1.24 Submitters to the inquiry were generally positive about the use of the current Checklist and supported its implementation.

1.25 The Australian Labor Party (ALP) stated that it supported the ‘proposed changes to the Qualification Checklist’ recommended by JSCEM in its inquiry into the 2019 federal election.21 The ALP elaborated:

The changes recommended by JSCEM strike an appropriate balance between the need to ensure that candidates are eligible to sit in the Parliament, the need to ensure that it is not unduly difficult for candidates - including independents and candidates from minor parties - to nominate for the Senate or the House of Representatives and the personal privacy of the candidate and the candidate’s family members (including spouses and former spouses). 22

1.26 The Liberal Party of Australia stated that the Checklist proposed in the Government’s Exposure Draft and in particular the ‘questions relating to

19 Department of Finance, Submission 1, p. 1.

20 Department of Finance, Submission 1, p. 1.

21 Australian Labor Party, Submission 5, p. 2.

22 Australian Labor Party, Submission 5, p. 2.

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candidates’ grandparents in the new checklist are more thorough and better structured.’23

1.27 Mr Benjamin Cronshaw, private capacity, believed that the Checklist was beneficial in simplifying the process of nomination and outlined ‘the necessary information that candidates need about their eligibility.’24

1.28 However, some noted challenges in obtaining evidence on the citizenship status of grandparents, parents, and extended family and questioned whether that information adequately determined a potential candidate’s eligibility under section 44.

1.29 Senator Jacqui Lambie highlighted the potential difficulties in candidates obtaining information on where their grandparents or parents were born stating that a candidates ‘eligibility to be elected to Parliament can’t be determined by whether or not you know where your parents and grandparents were born.’25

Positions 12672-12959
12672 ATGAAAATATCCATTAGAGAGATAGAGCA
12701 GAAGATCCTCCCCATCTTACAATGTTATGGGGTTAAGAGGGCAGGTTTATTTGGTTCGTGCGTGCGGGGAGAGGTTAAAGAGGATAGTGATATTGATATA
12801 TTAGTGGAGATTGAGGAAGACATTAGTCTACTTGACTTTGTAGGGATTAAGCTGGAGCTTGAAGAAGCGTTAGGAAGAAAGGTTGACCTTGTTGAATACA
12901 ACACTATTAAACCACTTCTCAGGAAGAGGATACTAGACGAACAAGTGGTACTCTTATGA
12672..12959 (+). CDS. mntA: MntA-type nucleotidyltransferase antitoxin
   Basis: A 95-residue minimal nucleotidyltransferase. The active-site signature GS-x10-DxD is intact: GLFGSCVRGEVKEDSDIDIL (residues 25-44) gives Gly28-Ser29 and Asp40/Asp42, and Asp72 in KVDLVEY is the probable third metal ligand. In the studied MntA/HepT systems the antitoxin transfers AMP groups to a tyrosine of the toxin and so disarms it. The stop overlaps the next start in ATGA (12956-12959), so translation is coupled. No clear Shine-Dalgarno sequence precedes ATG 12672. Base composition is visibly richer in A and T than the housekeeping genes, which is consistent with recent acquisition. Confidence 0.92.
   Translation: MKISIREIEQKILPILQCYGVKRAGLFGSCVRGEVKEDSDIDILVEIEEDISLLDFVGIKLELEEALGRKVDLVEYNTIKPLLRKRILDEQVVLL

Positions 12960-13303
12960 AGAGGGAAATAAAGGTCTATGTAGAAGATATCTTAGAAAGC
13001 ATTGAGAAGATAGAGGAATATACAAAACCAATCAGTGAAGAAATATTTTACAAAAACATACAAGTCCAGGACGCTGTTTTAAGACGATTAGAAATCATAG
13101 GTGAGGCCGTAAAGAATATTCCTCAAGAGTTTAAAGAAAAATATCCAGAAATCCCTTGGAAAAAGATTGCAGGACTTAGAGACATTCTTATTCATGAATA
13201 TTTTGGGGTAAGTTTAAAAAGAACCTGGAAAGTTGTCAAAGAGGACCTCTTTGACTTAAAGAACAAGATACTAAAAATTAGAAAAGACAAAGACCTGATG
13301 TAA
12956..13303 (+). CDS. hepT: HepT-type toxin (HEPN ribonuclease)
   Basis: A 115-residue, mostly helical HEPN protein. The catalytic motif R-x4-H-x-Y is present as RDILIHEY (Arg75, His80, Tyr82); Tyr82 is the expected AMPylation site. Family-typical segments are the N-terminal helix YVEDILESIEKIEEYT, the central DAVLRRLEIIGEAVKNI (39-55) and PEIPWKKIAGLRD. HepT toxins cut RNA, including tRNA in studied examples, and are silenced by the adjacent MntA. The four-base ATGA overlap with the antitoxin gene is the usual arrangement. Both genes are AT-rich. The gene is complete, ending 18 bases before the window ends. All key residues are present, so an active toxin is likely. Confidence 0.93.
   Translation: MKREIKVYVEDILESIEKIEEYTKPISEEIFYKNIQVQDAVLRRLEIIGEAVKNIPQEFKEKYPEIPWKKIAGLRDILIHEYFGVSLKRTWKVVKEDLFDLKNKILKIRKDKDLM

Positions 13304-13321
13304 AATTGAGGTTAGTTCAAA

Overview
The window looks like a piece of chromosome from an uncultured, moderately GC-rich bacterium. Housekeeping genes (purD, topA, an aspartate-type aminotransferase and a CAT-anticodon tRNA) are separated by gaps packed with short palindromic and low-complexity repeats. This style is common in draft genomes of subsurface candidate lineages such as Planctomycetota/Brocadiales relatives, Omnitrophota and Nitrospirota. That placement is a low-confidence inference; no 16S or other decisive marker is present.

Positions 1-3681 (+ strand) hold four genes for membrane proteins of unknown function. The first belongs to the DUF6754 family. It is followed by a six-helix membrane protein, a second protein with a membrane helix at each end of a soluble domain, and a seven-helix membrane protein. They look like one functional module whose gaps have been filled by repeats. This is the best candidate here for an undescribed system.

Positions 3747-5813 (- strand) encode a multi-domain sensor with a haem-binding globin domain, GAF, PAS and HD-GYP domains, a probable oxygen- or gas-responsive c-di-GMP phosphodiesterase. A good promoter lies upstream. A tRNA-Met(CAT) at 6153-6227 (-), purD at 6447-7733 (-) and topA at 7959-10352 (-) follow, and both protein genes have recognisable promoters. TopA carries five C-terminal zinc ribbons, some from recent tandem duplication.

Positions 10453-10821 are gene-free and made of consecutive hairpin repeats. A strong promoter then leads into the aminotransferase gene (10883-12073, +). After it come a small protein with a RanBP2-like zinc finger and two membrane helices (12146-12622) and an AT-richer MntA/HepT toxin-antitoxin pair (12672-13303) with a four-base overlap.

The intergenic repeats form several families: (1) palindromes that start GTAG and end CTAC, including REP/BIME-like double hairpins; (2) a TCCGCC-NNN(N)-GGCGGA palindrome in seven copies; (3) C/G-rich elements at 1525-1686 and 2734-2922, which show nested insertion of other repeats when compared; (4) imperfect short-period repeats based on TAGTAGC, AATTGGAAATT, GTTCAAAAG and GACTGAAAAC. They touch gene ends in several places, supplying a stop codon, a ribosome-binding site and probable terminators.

1.30 Mr Cronshaw agreed with the view that providing evidence of your grandparents’ or parents’ citizenship status would be ‘burdensome and potentially have more concerns for some candidates.’26 He added that it ‘requires candidates being on good terms with their extended family and having the information recorded and available.’27

1.31 Professor Kim Rubenstein highlighted the possibility that the current eligibility requirements as well as the ‘generous reach of inclusion by countries of their expatriate or descendant citizenry’28 could potentially exclude some candidates from nominating for election. Professor Rubenstein added that candidates who are found to have been ineligible due to their citizenship status is not an ‘outcome that enhances Australia’s democracy; indeed, it continues to undermine it’; noting that ‘it is anomalous that Parliament has not sooner moved to repeal section 44(i)’.29

23 Liberal Party of Australia, Submission 6, p. 2.

24 Mr Benjamin Cronshaw, Submission 2, p. 1.

25 Senator Jacqui Lambie, Submission 2, p. 1.

26 Mr Benjamin Cronshaw, Submission 2, p. 1.

27 Mr Benjamin Cronshaw, Submission 2, pp. 1-2.

28 Professor Kim Rubenstein, Submission 7, p. 2.

29 Professor Kim Rubenstein, Submission 7, p. 3.

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1.32 Dr Rayner Thwaites, Senior Lecturer in Public and Administrative Law, University of Sydney, suggested that to meet the eligibility requirements under section 44, a ‘detailed knowledge of the relevant foreign nationality law is required.’30 Dr Thwaites provided the following suggestions:

 funding and resources should be committed towards education to ensure that knowledge of parental or grandparental foreign citizenship can better be converted into knowledge of their eligibility under the Constitution; and  the consideration of new approaches to meeting the requirements of

s44(i) that make compliance less onerous, on a principled basis.31